Taichung key battlefield for presidential poll
Taiwanese President Ma Ying-jeou will be thrown out of office if he fails to defend the Kuomintang's vote in its traditional stronghold of Taichung, analysts say.
Conventional analysis holds that the Democratic Progressive Party (DPP) has been increasing its lead in southern Taiwan and that the KMT still has a solid lead in the north, making central Taiwan a potentially decisive battlefield for Saturday's presidential election.
Paul Lin, a Taipei-based political commentator, said recent surveys showed more support for DPP chairwoman Dr Tsai Ing-wen in central Taiwan - greater Taichung, Changhua county and Nantou county - than for Ma.
'I don't think it is a surprise because Tsai's running mate, Su Jia-chyuan, was defeated by KMT incumbent mayor Jason Hu Chih-chiang by a paper-thin margin of 2.24 per cent in 2010's Taichung municipal elections,' Lin said.
'Indeed, some surveys showed that many Taichung people voted for the KMT just because of the shooting incident, which helped the ruling party to win sympathy.'
On November 26, 2010 - the day before municipal elections - Lien Sheng-wen, the son of KMT honorary chairman Lien Chen, was shot in the head at close range during a campaign rally for a KMT city council candidate in Yungho, outside Taipei.
The five municipal elections in 2010 can be seen as a warm-up for this year's presidential election. The KMT barely held on to three areas it controlled - Taipei and Taichung cities and Taipei county, now renamed Xinbei city - with the battle in Taichung the most dramatic and controversial.
Lien Sheng-wen survived, but news of the shooting, plus an appeal by Lien Chan for voters to do their duty for the good of the island, moved some supporters.
With little influence in Taichung, Su surprised even fellow DPP politicians by posing a serious threat to Hu, a charismatic political veteran who had already served two terms as Taichung mayor before deciding to run for the post again when it was elevated to become one of Taiwan's five municipalities.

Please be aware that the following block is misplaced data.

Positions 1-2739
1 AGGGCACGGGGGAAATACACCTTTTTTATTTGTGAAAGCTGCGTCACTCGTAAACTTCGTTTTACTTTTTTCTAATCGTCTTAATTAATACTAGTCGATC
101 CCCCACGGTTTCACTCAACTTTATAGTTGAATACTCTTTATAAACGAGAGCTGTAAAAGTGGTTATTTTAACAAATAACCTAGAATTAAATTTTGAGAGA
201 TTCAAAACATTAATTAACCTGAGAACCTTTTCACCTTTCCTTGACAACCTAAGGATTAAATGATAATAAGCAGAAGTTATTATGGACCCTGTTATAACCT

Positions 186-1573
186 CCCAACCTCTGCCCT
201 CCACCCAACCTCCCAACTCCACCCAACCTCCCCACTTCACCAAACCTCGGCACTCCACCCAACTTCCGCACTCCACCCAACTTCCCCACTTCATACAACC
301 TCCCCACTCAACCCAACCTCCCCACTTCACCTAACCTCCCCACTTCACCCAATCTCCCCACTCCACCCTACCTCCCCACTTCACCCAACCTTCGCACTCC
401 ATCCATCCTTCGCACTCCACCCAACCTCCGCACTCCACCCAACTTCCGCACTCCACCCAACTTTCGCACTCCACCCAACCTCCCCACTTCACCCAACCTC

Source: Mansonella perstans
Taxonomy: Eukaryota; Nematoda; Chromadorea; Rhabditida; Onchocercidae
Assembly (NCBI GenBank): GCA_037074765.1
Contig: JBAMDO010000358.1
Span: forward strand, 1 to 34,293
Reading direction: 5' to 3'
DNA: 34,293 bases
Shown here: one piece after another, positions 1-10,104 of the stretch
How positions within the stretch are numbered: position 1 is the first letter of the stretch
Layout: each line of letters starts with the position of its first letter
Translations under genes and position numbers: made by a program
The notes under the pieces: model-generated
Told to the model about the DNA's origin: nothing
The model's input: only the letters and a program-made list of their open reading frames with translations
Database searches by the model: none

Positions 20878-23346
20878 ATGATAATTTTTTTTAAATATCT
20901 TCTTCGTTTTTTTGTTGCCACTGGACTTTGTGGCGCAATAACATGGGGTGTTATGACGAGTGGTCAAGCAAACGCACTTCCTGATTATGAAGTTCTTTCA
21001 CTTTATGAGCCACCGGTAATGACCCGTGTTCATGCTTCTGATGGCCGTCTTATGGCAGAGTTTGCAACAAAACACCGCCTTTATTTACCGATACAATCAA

Lin said Su would have become mayor if not for the shooting incident.
Professor Chang Ling-chen, a political scientist at National Taiwan University, said Ma was also facing a challenge from James Soong Chu-yu, the head of the People First Party, who is well known in central Taiwan.
'Ma is definitely facing a tough battle in Saturday's presidential election because he not only has to deal with both Tsai and Su, but also Soong, who will definitely dilute Ma's share of the vote,' Chang said.
'Since Soong split from the KMT, those who support him are actually part of the pan-blue camp. But every vote he gains also means that Tsai wins one more.'
Taichung was Soong's power base when he was elected as Taiwan's provincial governor from 1994 to 1998 and he set up his provincial government office in neighbouring Nantou county. In the presidential election in 2000, Soong won 38 per cent of the vote in Taichung city and 41 per cent in Taichung county, which has since been merged into the municipality. Chang said that if Soong won more than 5 per cent of the vote in Taichung, it would deal a fatal blow to Ma.
Lin said a gang war between the so-called Red and Black triads, traditional supporters of the KMT, had caused upheaval in Taichung and made people unhappy with their KMT mayor.
'Just last week, a gang battle resulted in several residents burning to death at a night market in Taichung,' he said. 'Angry voters accused Mayor Hu of failing to ensure the city's stability and security.'
Lin said that, as a result, many traditional KMT supporters had decided to vote for Tsai.